Iran invites former UK foreign secretary to Tehran
Baku, Azerbaijan, Dec. 6
By Umid Niayesh, Saeed Isayev - Trend:
Iranian parliament has extended an invitation to former UK foreign secretary Jack Straw, to visit Tehran, head of parliament's National Security and Foreign Policy Commission, Alaeddin Boroujerdi said, Mehr news agency reported on Dec. 6.
Boroujerdi noted that the invitation was sent to Straw from the head of Iran-UK parliamentary Friendship Group, Abbas Ali Mansouri Arani.
Without revealing any details, Boroujerdi said Straw has accepted the invitation.
Mansouri also reportedly requested that the friendship group plays a more active role in strengthening Iran-UK relations.
On July 4, Straw, in his interview to BBC, Straw said things were looking "more hopeful' with Hassan Rouhani becoming Iran's new president, adding that there was no evidence of Iran going towards building a nuclear bomb.
ISNA news agency quoted Straw at the time that he plans to travel Iran soon with the aim of improving ties between London and Tehran.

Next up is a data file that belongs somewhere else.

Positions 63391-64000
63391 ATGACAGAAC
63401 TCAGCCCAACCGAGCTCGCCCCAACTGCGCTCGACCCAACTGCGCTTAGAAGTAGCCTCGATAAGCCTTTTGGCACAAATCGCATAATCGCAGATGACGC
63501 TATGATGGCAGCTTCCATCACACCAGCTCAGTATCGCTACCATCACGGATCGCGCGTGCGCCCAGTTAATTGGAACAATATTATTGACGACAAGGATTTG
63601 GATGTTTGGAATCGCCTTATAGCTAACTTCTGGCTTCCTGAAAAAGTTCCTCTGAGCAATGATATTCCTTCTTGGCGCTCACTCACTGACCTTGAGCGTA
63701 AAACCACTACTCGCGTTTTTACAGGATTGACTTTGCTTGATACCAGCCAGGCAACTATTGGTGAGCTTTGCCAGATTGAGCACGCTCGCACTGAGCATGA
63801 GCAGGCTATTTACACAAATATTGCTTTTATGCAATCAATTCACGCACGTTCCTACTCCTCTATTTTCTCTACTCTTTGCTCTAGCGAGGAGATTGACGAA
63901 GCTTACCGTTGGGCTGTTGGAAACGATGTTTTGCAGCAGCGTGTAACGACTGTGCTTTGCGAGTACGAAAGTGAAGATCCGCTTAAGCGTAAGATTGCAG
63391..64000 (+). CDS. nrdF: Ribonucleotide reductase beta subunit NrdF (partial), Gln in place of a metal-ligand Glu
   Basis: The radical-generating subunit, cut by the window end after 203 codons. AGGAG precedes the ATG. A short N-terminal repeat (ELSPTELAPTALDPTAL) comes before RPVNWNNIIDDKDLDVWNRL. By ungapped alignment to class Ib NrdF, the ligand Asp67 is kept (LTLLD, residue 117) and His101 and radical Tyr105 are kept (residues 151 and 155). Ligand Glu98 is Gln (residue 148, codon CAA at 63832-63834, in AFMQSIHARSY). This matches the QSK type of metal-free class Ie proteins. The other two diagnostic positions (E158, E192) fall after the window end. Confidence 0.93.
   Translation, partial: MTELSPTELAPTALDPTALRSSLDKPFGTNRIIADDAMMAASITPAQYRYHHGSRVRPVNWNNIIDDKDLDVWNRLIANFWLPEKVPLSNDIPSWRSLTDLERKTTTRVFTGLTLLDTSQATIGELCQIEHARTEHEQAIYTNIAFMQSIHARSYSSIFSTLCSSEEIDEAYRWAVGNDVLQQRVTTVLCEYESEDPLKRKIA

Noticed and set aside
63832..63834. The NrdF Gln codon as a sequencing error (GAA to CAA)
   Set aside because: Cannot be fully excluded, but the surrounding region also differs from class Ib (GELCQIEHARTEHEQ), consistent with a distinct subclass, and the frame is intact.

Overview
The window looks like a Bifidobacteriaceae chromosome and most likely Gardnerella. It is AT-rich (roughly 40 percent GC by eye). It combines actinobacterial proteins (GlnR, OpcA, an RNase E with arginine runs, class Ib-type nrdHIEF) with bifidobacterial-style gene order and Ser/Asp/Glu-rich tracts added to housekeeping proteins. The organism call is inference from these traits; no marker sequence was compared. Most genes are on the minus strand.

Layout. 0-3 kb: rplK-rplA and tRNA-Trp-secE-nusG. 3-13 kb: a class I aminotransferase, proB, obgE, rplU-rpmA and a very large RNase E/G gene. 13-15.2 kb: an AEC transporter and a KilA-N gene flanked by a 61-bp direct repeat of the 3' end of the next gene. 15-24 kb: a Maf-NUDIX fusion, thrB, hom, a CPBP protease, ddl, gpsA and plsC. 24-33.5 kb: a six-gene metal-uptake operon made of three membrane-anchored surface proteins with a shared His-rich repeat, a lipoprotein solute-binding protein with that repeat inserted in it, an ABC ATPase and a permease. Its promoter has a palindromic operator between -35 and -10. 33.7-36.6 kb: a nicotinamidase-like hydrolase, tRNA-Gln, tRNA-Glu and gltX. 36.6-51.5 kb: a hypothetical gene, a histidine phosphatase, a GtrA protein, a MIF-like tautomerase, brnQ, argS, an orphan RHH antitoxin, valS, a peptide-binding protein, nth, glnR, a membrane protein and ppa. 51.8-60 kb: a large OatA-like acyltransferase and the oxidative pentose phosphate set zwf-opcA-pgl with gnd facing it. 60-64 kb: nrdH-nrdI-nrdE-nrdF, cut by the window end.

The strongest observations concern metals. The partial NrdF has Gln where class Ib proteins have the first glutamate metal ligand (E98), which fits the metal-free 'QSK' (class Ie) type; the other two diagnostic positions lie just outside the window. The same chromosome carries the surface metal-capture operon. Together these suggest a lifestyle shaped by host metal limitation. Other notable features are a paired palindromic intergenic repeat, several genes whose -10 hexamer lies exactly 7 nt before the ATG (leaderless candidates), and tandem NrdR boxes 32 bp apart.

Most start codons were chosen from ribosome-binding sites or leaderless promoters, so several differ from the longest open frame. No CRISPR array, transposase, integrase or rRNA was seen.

In response to Straw's comments, Iran's foreign ministry spokesman Abbas Araqchi said on July 16 that the country welcomes the idea of Straw visiting Tehran. Araqchi noted that "Iran would be happy if Straw visits the country, since Iran's policy is aimed at softening tensions between it and the EU".
Straw's visit would be the first to Iran by a British foreign secretary since the 1979 Islamic revolution.
Last October it was reported that the UK and Iran agreed on the appointment of a charges d'affaires to restore diplomatic relations which were broken off after intruders attacked the British Embassy in Tehran in 2011.
The relationship had long been tense because of disagreements over Iran's nuclear programme. Relations were even more complicated by Iran's allegations of involvement of the UK security services in organising terrorist acts in Tehran on November 29, 2010 that killed nuclear physicist Majid Shahriari.
In December 2010, the Iranian parliament approved a bill providing for a complete break of diplomatic relations with Britain.